Another of the problems of representative democracy is that boosts too much the importance of elected politicians. It puts excessive emphasis on their “leadership qualities”, their “vision”, etc. From here, the “jump” to demagoguery is fairly easy. Better let the people lead themselves, let the people have the vision; they need no leaders with “special qualities”.

Perhaps because of direct democracy, in Switzerland, politics is very low key. Demagogues have no place there. Most voters have their feet firmly planted on the ground; they have to, because they are responsible for the running of their towns, regions and nation.

 

“Lack of possibilities for refining and qualifying the issues: voters can only say ‘yes’ or ‘no’ to a proposal in a referendum; there is no opportunity for greater discrimination and subtlety”.

Not correct; there can be plenty of “discrimination and subtlety” before voting in referendums. It is a matter of putting in place the procedures for that to happen.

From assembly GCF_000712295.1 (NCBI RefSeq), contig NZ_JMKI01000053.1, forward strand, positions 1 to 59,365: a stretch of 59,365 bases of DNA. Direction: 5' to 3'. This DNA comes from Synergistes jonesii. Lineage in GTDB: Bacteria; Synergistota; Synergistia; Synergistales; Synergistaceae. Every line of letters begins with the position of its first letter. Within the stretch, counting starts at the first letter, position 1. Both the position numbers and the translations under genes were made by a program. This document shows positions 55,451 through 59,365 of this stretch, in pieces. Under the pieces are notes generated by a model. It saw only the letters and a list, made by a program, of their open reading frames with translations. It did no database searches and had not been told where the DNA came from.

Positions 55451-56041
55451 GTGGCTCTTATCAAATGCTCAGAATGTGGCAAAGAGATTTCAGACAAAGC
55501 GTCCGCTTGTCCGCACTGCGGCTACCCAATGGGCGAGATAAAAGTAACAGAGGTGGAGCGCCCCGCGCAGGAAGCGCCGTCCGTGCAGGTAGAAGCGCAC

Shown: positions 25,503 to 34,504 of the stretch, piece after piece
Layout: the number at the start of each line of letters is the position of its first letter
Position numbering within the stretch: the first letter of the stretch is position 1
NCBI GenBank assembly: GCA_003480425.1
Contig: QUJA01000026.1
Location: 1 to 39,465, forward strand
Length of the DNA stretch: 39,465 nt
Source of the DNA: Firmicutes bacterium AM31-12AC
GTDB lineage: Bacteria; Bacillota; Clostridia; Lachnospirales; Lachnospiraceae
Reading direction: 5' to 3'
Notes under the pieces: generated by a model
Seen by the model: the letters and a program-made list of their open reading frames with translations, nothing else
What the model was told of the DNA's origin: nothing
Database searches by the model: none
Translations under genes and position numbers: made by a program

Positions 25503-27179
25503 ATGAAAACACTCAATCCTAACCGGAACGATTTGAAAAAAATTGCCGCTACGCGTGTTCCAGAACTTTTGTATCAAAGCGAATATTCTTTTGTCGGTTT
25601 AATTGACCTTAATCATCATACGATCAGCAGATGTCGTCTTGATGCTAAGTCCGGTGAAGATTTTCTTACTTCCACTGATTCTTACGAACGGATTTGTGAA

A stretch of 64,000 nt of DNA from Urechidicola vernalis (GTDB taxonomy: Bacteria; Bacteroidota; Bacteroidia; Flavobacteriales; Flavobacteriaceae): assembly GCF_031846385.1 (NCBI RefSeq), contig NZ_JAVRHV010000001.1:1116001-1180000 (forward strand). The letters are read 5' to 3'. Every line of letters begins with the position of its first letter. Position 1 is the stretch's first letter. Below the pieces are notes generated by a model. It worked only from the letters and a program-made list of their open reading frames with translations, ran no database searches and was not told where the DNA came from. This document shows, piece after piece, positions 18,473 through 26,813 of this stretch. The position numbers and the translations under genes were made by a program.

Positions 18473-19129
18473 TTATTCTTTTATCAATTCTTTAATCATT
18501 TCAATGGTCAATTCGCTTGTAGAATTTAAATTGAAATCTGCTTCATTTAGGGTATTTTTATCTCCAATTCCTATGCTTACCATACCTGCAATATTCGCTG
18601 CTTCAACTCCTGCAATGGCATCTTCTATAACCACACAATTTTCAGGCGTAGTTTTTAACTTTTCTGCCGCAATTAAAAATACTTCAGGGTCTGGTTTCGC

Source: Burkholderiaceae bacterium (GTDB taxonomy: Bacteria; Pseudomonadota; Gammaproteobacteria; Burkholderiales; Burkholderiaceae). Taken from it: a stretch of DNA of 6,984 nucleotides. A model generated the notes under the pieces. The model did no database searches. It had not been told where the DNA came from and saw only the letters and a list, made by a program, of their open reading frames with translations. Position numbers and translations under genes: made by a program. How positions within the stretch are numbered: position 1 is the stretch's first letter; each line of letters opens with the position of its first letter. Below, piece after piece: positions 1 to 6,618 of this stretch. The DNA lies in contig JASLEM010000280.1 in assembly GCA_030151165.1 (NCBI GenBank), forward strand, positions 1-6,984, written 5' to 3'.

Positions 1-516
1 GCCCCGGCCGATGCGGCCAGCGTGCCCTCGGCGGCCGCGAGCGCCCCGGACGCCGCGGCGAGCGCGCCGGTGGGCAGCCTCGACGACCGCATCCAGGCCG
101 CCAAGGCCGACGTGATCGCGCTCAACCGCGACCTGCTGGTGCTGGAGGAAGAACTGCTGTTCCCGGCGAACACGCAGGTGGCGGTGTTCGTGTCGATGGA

In Switzerland, voters know far in advance of voting day when the vote will take place. This gives people opportunity to learn more about the issue. The issues are debated from many angles.

 

“Manipulation of the way the question is presented: the question can be suggestively phrased so that voters are misled into voting against their real convictions”

This does not happen in direct democracy because it is the people or the law who frame the question, not the government.

The criticism is perhaps addressed to when the politicians decide to call a referendum, but that is not direct democracy.